Gone are the lunch hours filled with packed downtown restaurants and the sole option of grabbing a quick bite from the dodgy hot dog stand outside work. Instead, businessmen and downtown dwellers stand happily in line along sidewalks for grass-fed beef hamburgers with arugula, bacon jam and cambozola on a soft roll, Kimchi Quesadillas with cilantro and kalua pork, or Fresh Mint Stracciatella ice cream.
From New York to Seattle, food trucks are pulling up to businesses, parks, construction zones and street fairs offering a quick serving of unique, gourmet and oftentimes local food options to hungry passerby’s.
The new breed of lunch truck is aggressively gourmet, tech-savvy and politically correct, according to The Wall Street Journal, and now more than ever they provide safe, healthy food.
“Historically, food inspections were only required on hot dogs carts and espresso stands,” said Chris Skilton, a Seattle-King County Health and Environmental investigator. “Unrestricted mobiles could pretty much do whatever they wanted.”
As the food truck culture develops in cities, health departments are changing the permitting and are tightening things up, he said.
Food truck culture and laws in its most popular cities:
Austin: Home to a long tradition of taco carts and roadside food trailers, Austin’s mobile food industry is in the works of modernization. The Austin/Travis County Health and Human Services Department is considering tougher regulations to clearly define the two kind of food vendors—those that operate out of a trailer at a fixed location and those that are fully mobile—and consider different rules for each.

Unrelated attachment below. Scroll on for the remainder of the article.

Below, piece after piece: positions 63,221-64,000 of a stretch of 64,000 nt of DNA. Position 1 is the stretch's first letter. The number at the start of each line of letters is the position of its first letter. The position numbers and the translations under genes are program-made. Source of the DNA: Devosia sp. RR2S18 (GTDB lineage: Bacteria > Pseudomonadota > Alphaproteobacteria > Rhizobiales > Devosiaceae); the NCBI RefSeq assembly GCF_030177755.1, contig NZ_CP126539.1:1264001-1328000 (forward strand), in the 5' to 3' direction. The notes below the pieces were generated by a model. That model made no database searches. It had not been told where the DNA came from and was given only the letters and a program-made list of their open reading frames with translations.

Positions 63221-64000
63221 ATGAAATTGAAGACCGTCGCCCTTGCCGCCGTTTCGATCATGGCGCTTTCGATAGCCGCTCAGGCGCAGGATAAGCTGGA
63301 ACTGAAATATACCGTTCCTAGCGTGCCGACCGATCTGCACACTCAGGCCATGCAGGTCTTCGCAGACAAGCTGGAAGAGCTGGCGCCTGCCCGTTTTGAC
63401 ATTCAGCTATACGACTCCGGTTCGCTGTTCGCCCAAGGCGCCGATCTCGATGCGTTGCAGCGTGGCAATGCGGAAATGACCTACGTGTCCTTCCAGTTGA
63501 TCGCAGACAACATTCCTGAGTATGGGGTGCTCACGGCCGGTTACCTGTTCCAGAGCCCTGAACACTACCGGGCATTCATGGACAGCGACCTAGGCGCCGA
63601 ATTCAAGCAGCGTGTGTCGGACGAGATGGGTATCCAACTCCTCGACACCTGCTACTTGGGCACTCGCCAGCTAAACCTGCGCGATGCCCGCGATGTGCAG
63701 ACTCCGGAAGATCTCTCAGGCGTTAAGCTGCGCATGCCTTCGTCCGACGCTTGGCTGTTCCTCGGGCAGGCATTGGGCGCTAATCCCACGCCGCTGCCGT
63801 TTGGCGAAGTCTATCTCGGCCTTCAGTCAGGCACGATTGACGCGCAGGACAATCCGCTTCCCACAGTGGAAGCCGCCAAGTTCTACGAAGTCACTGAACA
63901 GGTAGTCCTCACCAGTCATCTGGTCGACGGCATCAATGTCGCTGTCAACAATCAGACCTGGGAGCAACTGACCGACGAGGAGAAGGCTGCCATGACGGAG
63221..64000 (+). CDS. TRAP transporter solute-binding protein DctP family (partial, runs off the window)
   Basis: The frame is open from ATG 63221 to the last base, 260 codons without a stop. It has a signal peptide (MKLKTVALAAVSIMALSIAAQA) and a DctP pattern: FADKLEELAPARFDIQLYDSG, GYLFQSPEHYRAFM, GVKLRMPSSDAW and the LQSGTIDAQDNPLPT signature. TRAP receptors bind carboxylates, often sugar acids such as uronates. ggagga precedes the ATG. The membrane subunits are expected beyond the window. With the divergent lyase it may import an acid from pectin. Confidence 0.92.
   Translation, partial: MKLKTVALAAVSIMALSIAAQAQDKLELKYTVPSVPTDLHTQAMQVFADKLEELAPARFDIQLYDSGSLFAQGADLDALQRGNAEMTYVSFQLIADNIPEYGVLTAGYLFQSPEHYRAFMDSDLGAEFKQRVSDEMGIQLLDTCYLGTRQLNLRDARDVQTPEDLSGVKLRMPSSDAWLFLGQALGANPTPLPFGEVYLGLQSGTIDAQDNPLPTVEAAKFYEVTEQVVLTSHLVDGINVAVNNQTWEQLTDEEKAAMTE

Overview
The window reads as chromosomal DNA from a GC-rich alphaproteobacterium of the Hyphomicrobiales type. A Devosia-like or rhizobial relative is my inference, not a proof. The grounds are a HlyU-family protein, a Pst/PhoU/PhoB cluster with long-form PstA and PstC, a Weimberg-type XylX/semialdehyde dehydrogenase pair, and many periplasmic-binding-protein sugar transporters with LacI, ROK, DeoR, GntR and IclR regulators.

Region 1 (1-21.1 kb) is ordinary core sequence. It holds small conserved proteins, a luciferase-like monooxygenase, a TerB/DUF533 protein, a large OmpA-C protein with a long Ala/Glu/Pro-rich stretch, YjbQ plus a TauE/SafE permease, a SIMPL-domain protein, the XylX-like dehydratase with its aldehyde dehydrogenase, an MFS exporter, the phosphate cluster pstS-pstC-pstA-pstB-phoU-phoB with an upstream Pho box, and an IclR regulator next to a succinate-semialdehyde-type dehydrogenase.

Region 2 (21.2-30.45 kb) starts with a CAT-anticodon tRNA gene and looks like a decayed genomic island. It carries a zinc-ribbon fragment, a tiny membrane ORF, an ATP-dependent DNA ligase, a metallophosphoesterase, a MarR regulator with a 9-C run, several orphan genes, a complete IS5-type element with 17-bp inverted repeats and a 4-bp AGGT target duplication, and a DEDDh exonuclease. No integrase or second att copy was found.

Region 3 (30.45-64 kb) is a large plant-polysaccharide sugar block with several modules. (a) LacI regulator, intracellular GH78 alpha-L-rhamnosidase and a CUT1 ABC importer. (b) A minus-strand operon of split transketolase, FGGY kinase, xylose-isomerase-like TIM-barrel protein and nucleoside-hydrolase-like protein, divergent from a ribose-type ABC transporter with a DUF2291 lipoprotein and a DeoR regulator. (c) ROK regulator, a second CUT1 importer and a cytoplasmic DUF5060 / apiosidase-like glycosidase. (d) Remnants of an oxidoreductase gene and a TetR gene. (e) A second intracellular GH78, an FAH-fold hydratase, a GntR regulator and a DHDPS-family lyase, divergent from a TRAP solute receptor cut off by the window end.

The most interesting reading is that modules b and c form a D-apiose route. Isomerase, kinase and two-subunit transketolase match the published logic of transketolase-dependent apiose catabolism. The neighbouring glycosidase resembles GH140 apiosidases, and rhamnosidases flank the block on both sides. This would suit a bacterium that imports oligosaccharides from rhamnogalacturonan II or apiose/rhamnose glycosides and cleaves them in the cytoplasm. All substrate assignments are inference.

Chicago: Chicago has strict regulations on food trucks, requiring all food be prepackaged in a licensed kitchen before hitting the streets. Without any cooking, cutting or food preparation on board, Chicagoan restaurateurs and locals say it’s holding their city back on joining the culture emerging across the nation. The Chicago Food Truck revolution is imminent, however, with groups like the Chicago Food Trucks lobbying for change.
Los Angeles: A new breed of Los Angeles food vendors have transformed otherwise empty spaces into lively, popular and profitable hubs, but not without backlash. Restaurateurs groan about the mobile food vendors taking away business, and increasingly, permits are being revoked and parking citations have followed, according to MSN. The Southern California Mobile Food Vendors Association works together to open designated areas of operation and establish a more consistent market.